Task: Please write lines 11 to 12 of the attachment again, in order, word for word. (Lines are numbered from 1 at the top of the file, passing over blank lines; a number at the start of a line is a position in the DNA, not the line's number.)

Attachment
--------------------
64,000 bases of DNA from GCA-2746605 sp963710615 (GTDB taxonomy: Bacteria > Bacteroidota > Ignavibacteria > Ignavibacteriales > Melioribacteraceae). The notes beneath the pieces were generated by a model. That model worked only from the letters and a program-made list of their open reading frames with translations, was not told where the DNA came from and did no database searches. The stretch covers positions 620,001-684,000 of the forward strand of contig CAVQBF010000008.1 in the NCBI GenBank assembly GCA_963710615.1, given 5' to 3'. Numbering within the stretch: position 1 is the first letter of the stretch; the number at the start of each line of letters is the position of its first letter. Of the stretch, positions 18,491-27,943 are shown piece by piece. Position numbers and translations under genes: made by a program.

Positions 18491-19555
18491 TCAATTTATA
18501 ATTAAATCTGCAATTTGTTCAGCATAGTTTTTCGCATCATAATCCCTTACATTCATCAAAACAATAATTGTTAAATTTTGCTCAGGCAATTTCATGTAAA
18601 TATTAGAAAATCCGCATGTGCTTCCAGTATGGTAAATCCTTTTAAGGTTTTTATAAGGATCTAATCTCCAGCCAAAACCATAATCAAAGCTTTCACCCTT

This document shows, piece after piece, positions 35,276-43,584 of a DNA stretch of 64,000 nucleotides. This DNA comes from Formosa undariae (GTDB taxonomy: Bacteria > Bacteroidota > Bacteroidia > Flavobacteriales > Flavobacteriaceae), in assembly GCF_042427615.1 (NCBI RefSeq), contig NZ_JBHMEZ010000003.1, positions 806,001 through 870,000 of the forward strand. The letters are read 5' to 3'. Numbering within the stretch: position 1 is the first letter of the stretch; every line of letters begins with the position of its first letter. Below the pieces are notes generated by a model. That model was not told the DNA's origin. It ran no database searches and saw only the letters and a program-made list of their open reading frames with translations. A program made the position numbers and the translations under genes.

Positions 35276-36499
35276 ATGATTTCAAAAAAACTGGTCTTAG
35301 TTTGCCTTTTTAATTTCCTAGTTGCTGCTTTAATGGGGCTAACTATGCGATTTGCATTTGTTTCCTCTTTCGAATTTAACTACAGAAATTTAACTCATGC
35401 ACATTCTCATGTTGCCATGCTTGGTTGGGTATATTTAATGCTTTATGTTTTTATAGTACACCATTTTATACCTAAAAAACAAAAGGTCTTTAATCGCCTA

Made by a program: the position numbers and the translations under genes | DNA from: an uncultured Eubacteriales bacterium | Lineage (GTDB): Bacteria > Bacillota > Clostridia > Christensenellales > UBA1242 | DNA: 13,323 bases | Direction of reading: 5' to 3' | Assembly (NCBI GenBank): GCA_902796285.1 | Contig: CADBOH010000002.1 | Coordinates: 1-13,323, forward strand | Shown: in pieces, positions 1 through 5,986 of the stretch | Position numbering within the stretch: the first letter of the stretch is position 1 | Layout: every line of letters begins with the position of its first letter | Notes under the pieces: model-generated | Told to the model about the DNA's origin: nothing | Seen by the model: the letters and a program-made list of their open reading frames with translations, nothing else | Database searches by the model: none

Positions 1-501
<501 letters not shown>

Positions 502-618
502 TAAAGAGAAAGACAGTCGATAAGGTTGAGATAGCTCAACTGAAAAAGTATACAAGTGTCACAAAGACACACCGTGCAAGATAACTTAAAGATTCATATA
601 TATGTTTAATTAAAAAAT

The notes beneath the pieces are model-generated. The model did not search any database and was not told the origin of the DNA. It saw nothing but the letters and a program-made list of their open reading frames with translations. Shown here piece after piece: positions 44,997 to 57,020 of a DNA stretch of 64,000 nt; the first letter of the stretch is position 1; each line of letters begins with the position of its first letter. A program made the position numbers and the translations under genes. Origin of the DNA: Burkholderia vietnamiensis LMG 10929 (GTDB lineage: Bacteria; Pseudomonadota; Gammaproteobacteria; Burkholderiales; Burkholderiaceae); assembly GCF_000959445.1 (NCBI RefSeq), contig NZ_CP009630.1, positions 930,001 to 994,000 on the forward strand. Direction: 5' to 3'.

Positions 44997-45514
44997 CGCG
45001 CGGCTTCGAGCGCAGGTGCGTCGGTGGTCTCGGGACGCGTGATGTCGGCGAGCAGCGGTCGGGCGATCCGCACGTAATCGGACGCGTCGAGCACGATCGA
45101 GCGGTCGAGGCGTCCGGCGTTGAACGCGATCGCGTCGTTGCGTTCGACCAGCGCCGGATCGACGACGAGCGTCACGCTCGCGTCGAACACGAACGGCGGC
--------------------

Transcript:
Made by a program: the position numbers and the translations under genes | DNA from: an uncultured Eubacteriales bacterium | Lineage (GTDB): Bacteria > Bacillota > Clostridia > Christensenellales > UBA1242 | DNA: 13,323 bases | Direction of reading: 5' to 3' | Assembly (NCBI GenBank): GCA_902796285.1 | Contig: CADBOH010000002.1 | Coordinates: 1-13,323, forward strand | Shown: in pieces, positions 1 through 5,986 of the stretch | Position numbering within the stretch: the first letter of the stretch is position 1 | Layout: every line of letters begins with the position of its first letter | Notes under the pieces: model-generated | Told to the model about the DNA's origin: nothing | Seen by the model: the letters and a program-made list of their open reading frames with translations, nothing else | Database searches by the model: none

Positions 1-501